Plain-talking plea as Obama debt plan is back on table
The US government has until 2 August to raise the deficit ceiling above its current level of $14.3 trillion (8.9 trillion) or risk defaulting on its obligations - a prospect that would have "Armageddon-like" economic consequences, the US treasury has warned.
But with days of White House talks failing to reach compromise and Washington embarking on a round of Congressional theatrics, many political pundits had written off the chances of a far-reaching settlement over the issue.
But in an unexpected development, Mr Obama has announced that a bi-partisan group of senators tasked with finding consensus had re-formed following a previous split.
Moreover they had come up with a plan that was "broadly consistent" with the approach the White House was urging.
The proposal included "shared sacrifice" with "everybody giving up something", Mr Obama said.
The White House has been pushing for a $4 trillion package made up a mix of spending cuts, changes to the US's expensive healthcare programmes for retirees and tax increases on the rich.
The so-called "grand bargain" approach favoured by Mr Obama appeared to be dead in the water.
Instead, a back-up plan was being readied under which the White House would have the power to raise the debt ceiling without Republican backing or any concession from the party over its insistence on no tax increases.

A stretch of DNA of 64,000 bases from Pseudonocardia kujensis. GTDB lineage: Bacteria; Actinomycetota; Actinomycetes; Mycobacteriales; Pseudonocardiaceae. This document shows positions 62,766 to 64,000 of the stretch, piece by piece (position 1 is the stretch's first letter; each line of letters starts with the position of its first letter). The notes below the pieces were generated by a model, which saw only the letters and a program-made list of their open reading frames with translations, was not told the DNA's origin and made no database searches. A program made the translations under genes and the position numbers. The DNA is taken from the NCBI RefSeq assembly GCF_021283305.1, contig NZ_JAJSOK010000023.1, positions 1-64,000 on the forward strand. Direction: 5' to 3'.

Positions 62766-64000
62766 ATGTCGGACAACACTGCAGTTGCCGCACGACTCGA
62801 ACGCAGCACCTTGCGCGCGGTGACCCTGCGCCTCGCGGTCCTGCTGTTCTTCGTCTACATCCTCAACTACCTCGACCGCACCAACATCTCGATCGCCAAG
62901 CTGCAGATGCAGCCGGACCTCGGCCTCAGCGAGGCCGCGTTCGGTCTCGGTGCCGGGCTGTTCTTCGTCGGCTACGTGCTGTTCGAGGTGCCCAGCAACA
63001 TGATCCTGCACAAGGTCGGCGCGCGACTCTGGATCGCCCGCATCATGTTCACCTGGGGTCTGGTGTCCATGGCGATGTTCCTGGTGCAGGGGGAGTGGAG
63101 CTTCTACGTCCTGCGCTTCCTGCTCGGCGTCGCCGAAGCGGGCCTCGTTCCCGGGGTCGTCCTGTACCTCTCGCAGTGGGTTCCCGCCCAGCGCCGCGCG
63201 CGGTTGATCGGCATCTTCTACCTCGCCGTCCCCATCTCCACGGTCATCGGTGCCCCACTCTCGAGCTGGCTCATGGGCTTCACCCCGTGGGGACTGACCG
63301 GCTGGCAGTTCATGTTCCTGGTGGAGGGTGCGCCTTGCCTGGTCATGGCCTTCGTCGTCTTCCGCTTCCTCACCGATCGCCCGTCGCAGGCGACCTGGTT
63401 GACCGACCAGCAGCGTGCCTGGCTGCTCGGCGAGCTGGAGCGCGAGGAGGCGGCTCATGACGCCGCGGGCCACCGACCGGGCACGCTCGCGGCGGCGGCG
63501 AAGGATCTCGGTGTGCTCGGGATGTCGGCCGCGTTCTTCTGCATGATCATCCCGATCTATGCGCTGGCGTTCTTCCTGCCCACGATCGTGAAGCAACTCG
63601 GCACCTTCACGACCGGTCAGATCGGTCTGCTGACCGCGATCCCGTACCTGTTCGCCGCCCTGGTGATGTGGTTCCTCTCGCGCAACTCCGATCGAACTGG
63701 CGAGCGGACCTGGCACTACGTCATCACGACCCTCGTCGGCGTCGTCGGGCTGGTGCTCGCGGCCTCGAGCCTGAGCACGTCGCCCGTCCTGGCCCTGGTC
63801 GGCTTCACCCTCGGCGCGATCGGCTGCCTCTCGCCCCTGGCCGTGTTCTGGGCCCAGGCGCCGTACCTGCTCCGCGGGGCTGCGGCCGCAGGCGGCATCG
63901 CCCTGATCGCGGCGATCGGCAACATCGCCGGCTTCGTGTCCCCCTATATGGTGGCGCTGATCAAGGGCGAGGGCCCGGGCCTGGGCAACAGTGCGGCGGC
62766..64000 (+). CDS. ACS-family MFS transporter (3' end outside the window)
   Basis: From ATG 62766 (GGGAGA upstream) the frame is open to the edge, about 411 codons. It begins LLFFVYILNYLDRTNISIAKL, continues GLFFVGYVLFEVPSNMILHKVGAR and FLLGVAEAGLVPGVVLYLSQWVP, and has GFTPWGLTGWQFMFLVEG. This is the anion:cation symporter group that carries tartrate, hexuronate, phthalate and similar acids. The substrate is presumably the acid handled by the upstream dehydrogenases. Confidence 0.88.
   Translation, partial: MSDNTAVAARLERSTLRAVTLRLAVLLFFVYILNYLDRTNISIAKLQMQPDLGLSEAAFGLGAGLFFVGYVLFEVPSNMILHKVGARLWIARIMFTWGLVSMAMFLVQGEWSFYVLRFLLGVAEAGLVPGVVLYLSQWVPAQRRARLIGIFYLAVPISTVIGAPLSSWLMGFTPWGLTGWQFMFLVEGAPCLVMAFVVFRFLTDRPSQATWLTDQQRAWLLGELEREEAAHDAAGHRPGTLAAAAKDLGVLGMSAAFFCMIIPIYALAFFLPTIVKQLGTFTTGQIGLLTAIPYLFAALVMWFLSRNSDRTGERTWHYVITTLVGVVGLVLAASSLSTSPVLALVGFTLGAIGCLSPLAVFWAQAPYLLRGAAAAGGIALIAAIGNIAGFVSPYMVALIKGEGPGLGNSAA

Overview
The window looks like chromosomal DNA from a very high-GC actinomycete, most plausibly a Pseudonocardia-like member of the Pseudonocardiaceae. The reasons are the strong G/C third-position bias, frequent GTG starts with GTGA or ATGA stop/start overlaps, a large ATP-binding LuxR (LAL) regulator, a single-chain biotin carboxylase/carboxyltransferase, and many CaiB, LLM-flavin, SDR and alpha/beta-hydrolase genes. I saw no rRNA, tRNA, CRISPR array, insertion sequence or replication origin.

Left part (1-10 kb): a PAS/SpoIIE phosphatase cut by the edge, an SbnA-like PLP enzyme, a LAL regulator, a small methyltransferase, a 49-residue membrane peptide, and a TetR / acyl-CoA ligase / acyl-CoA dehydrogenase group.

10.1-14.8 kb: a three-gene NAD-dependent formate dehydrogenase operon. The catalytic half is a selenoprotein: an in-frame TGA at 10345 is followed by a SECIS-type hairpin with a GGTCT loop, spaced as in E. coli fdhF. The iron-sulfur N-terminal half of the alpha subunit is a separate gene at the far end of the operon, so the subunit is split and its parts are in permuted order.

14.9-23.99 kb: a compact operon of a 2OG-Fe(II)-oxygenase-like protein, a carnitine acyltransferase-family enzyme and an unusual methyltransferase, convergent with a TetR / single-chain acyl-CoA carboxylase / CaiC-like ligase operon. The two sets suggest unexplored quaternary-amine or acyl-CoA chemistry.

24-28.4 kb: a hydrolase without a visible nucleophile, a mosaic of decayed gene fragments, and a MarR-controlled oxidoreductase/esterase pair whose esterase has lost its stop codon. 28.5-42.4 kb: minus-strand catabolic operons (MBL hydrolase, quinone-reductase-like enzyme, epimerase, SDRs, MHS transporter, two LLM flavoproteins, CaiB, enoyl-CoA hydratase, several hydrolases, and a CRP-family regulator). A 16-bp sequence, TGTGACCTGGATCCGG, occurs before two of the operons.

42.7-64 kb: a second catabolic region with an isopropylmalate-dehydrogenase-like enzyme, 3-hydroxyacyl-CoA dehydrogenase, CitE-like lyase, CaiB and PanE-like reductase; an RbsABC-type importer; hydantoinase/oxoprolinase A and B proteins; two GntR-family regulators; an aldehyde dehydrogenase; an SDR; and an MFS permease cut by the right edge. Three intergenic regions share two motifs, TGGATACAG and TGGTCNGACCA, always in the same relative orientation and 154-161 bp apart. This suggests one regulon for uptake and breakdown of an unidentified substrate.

The announcement of an apparent revival in the chances of reaching an overarching deal came as Republicans in Congress prepared to push forward a plan that is already doomed.
The so-called "cut, cap and balance" bill would allow the White House to raise the deficit ceiling in return for more than $100 billion being stripped from next year's budget and commitments to restrict future spending to a fixed percentage of the economy.
A vote in the House of Representatives was due to take place yesterday evening. But even if it passes, the Republican- controlled lower house, the Democrat-led Senate will shoot down the proposal.Moreover, the President has already said he will veto the plan in any case.
The president's press secretary Jay Carney went further, calling the plan nothing more than "classic Washington posturing, kabuki theatre".
After revealing the news of a revived plan by the so-called "gang of six" bi-partisan group of senators, Mr Obama said he now hoped Republican and Democrat leaders would "start talking turkey".
Bill Galston, a political analyst at respected Washington think tank Brookings Institution, said that despite the seemingly entrenched positions, neither party would risk a government default.
"I have a blind faith that the parties will get something together because the consequences of not doing so are incalculable and potentially dire," the former aide to president Bill Clinton said.